Why Uhuru has yet to appoint 41 new judges
Links to Coast drug barons, integrity questions and complex ethnic arithmetic are some of the reasons President Uhuru Kenyatta has delayed the appointment of 41 Judicial Service Commission nominees, People Daily has learned.
And according to a source, who declined to be named because of the sensitivity of the matter that is further straining the fragile relations between the Executive and Judiciary, two of those with lingering integrity queries are among the 11 nominees to the Court of Appeal.
The source intimated that one nominee, a current judge in the High Court, is so serious that it could hit a dead end after being adversely mentioned in the Akasha brothers’ drugs case in the US.
Another nominee may have also run into trouble after the National Intelligence Service reportedly submitted to State House a report detailing numerous child upkeep cases against him in the Children’s Court and his philandering ways.
The other concerns are complex regional, ethnic and gender balance in the nominees list that are delaying the formal appointments made by the JSC almost three months ago.
The delay has also caused disquiet and widespread speculation within the corridors of justice.
Yesterday, Law Society of Kenya (LSK) president Allan Gichohi implored on Chief Justice David Maraga to immediately arrange for a meeting with Uhuru to end the impasse.
“The CJ should expeditiously meet with the President and have a conversation over this matter that is now becoming a major concern. I am not aware if this meeting has taken place and if not, why it hasn’t,” he told the People Daily from London where he is on an official trip.
Gichohi said the President lacks powers to veto the appointments made by JSC because his role is only to approve the appointments and subsequently witness the swearing-in.
But State House Spokesperson Kanze Dena downplayed the delay by the President to formalise the appointments saying there is nothing sinister, adding that the President is not time bound to gazette the appointments.
“There is nothing sinister at all as there is no time limit for the President to formalise the appointments. If there is any issue arising, the Judiciary and the public would be told,” she said.
But multiple sources within the Judiciary and Office of the President talked of a damning dossier on some of the nominees even as Uhuru scrutinises the list on the issues of tribal and gender balance.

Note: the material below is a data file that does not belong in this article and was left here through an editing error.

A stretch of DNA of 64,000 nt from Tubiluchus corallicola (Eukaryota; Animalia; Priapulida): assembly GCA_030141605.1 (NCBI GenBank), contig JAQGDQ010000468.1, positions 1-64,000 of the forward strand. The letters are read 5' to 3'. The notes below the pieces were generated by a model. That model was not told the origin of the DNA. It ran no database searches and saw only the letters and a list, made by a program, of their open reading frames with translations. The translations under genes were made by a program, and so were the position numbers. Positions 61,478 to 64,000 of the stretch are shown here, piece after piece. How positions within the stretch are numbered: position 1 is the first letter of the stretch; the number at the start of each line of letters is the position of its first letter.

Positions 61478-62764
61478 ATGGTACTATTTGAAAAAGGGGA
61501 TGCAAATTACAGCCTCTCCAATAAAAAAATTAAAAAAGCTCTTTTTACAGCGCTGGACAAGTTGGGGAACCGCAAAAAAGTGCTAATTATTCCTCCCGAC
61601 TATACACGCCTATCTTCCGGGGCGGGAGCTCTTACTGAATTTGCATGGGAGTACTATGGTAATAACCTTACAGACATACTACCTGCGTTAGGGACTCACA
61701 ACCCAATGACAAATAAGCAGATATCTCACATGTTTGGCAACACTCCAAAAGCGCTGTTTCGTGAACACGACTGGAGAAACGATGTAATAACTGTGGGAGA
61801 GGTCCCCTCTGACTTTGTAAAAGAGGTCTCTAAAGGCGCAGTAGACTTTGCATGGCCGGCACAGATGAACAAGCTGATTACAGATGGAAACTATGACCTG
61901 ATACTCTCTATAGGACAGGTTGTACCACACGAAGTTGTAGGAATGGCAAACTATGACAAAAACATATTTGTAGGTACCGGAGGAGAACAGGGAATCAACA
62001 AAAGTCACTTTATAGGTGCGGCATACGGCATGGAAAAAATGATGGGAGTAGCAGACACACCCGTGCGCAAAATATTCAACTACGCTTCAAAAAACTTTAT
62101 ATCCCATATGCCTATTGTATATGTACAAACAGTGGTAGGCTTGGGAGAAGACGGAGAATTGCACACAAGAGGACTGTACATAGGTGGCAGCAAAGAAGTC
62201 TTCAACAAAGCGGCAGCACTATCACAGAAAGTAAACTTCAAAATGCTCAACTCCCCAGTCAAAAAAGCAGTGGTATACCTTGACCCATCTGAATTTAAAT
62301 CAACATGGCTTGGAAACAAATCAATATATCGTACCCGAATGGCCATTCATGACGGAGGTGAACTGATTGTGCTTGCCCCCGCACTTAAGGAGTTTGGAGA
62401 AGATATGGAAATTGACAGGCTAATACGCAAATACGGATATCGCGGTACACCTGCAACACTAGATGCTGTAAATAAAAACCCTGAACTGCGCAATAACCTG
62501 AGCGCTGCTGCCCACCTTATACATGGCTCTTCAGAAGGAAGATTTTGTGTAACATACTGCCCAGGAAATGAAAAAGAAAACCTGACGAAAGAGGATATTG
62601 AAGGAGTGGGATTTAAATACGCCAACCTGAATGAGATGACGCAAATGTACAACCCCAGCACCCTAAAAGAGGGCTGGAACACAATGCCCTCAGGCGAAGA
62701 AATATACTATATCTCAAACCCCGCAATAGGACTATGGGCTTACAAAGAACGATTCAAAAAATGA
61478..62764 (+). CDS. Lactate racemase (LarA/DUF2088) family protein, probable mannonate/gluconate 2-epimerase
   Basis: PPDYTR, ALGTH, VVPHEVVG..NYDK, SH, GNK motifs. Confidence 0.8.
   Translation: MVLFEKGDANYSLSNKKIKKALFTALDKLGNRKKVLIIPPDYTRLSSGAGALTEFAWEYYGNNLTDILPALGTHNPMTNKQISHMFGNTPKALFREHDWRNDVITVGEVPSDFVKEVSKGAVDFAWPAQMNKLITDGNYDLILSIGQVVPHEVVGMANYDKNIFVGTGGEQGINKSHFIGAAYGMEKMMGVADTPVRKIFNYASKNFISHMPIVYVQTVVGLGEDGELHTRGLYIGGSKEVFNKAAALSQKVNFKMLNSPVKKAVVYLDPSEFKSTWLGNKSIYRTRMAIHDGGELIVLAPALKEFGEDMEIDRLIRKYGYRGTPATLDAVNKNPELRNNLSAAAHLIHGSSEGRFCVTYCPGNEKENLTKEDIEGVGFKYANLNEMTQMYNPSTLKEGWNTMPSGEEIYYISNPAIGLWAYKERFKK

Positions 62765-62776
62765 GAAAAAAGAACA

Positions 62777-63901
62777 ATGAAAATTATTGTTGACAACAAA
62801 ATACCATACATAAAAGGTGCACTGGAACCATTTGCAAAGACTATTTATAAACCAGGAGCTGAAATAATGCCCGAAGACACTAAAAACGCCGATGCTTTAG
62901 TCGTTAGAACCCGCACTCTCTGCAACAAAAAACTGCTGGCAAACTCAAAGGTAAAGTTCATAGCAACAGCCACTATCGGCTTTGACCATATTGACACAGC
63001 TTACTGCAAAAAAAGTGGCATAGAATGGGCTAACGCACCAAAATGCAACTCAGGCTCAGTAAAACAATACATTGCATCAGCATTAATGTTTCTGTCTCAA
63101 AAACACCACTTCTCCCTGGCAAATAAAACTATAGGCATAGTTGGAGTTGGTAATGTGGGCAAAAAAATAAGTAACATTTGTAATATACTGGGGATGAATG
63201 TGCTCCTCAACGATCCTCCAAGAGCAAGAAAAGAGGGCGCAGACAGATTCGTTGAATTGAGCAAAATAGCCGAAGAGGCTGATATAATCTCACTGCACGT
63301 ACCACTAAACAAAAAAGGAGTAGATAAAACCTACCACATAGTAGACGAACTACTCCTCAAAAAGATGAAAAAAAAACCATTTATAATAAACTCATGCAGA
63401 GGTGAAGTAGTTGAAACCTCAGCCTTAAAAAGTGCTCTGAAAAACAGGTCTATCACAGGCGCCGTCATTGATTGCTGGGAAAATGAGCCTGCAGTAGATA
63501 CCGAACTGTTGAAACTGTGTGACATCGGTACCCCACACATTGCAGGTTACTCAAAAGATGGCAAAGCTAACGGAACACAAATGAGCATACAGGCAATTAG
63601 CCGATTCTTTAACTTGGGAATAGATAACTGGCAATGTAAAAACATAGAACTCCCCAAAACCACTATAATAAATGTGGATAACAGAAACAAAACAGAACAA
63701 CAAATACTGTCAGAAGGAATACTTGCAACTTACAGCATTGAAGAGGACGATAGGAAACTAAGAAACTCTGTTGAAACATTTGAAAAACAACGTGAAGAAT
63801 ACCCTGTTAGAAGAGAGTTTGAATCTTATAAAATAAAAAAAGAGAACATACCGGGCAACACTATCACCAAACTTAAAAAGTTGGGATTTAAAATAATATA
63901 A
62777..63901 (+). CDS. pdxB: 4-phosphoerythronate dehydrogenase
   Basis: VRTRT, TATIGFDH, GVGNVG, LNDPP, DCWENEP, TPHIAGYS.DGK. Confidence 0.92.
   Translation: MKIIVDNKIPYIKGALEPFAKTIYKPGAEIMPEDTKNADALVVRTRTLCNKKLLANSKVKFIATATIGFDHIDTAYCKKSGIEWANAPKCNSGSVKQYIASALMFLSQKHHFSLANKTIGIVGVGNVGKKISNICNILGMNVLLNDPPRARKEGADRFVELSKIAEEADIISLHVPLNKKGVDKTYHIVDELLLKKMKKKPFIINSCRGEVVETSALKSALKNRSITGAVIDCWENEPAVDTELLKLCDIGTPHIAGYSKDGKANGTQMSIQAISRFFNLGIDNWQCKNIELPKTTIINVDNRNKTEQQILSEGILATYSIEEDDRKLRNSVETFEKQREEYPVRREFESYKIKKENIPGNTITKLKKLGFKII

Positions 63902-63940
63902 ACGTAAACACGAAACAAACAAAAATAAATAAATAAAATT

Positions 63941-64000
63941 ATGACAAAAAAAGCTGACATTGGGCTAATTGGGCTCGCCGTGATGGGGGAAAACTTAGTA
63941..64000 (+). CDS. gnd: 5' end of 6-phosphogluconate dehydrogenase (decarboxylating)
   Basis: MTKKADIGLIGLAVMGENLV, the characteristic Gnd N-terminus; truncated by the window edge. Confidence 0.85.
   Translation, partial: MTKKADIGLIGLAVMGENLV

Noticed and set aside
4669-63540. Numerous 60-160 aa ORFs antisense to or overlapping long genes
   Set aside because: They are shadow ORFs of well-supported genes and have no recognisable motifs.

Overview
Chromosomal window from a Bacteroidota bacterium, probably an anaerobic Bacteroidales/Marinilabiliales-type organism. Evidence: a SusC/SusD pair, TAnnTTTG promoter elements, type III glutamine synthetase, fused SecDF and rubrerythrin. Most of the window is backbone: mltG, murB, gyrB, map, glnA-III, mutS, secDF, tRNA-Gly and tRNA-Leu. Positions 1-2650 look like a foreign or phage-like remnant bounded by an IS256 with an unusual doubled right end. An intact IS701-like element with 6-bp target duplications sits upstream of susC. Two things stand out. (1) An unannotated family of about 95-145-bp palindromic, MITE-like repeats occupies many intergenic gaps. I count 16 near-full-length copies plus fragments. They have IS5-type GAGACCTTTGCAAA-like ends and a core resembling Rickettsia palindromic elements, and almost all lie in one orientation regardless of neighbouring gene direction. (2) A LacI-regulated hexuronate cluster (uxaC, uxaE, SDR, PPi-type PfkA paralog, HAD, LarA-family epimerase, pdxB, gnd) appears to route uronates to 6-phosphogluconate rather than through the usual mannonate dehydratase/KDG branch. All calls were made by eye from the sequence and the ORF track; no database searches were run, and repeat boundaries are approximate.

The nominee linked to drugs case was reportedly among State officials named during court proceedings in the New York State court in the trial of former Mombasa-based drug lords Baktash and Ibrahim Akasha for aiding and abetting trafficking.
The Akasha brothers gave critical evidence incriminating the officials as accomplices in their drug trade as part of a plea bargain between them and the US justice system. Baktasha has already been sentenced to a 20-year jail term while his brother Ibrahim is set to be sentenced next month.
“As you can see the President is travelling through a difficult balancing act. He is not ready to see a member of the country’s second highest court being arrested if the Americans were to come calling over the Akasha case,” said a senior State officer privy to the matter.
The same nominees is also facing questions over his elevation to his current position as High Court with some observers saying it might have been politically influenced at the expense of lingering integrity questions.
Those against the judge’s upward mobility say his appoint to the High Court may have been influenced by a senior politician related to him by marriage.
The other nominee, got into trouble after several female staffers who have previously worked under him accused him of sexual harassment while some are said filed cases for child upkeep.
“The President is in possession of a dossier on the judge known for his readiness to zip and unzip at the slightest provocation. It is such an embarrassing case for a man garnering to be appointed as a Court of Appeal judge,” said the official.
JSC nominated 11 High Court judges—Francis Tuiyot, Hellen Omondi, Pauline Nyamweya, Weldon Korir, Msagha Mbogholi, Aggrey Muchelule, Jessie Wanjiku Lesiit, Mumbi Ngugi, George Odunga and Joel Ngugi — for appointment to the Court of Appeal on July 22 after interviews.
The only non-serving nominee to the Appellant court is renowned advocate and scholar Kibaya Laibuta.
On regional, tribal and gender balance, the President is also said to be grappling with the appointments of Justices Ngugi and Lesiit, who both hail from Kiambu.
Opinion is divided on whether Lesiit should be considered to hail from Kiambu, her ancestral home or Samburu, where she is married.
On the other hand, reports indicate that JSC settled on Lady Justice Omondi on grounds that the Labour Relations and Employment court has never been represented in the Appellate Court.
But her appointment is said to have given the President some arithmetic puzzle, since she hails from Nyanza region, like Justices Nyamweya and Odunga.
Some senior government personalities and lawyers are also said to be questioning why the JSC left out Justice Luka Kimaru, the president of the Civil Division, who is considered to be more senior and experienced.
And to the High Court, the commission picked 30 among them magistrates and lawyers. The appointment of the 11 was meant to raise the number of Court of Appeal judges from 19 to 30 but three of the sitting judges—Alnashir Visram, Philip Waki and Erastus Githinji—are set to retire this year.
Already, Nairobi lawyer Adrian Kamotho Njenga has petitioned the High Court to compel the President to approve the appointments. He has sued Attorney General Paul Kihara in his capacity as the chief government legal adviser, while the JSC and the Chief Justice are named as interested parties.